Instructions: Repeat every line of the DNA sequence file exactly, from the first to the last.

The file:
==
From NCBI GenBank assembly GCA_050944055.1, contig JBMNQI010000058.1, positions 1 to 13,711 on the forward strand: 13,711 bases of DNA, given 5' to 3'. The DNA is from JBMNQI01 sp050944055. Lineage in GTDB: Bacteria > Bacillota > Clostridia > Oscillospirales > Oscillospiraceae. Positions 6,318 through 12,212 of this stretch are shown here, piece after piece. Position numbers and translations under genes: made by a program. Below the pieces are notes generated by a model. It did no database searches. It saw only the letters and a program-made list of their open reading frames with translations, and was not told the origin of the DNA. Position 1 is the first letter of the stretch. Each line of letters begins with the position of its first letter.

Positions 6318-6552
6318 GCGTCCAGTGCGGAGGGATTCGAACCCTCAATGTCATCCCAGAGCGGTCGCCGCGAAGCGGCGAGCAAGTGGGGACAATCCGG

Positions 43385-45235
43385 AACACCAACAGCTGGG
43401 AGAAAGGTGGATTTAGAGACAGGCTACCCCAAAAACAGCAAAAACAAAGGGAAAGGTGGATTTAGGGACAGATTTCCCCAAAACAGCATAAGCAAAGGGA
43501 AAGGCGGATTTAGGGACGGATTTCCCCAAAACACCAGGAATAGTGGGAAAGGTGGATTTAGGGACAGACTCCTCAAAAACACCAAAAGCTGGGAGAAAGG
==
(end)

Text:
From NCBI GenBank assembly GCA_050944055.1, contig JBMNQI010000058.1, positions 1 to 13,711 on the forward strand: 13,711 bases of DNA, given 5' to 3'. The DNA is from JBMNQI01 sp050944055. Lineage in GTDB: Bacteria > Bacillota > Clostridia > Oscillospirales > Oscillospiraceae. Positions 6,318 through 12,212 of this stretch are shown here, piece after piece. Position numbers and translations under genes: made by a program. Below the pieces are notes generated by a model. It did no database searches. It saw only the letters and a program-made list of their open reading frames with translations, and was not told the origin of the DNA. Position 1 is the first letter of the stretch. Each line of letters begins with the position of its first letter.

Positions 6318-6552
6318 GCGTCCAGTGCGGAGGGATTCGAACCCTCAATGTCATCCCAGAGCGGTCGCCGCGAAGCGGCGAGCAAGTGGGGACAATCCGG

Positions 43385-45235
43385 AACACCAACAGCTGGG
43401 AGAAAGGTGGATTTAGAGACAGGCTACCCCAAAAACAGCAAAAACAAAGGGAAAGGTGGATTTAGGGACAGATTTCCCCAAAACAGCATAAGCAAAGGGA
43501 AAGGCGGATTTAGGGACGGATTTCCCCAAAACACCAGGAATAGTGGGAAAGGTGGATTTAGGGACAGACTCCTCAAAAACACCAAAAGCTGGGAGAAAGG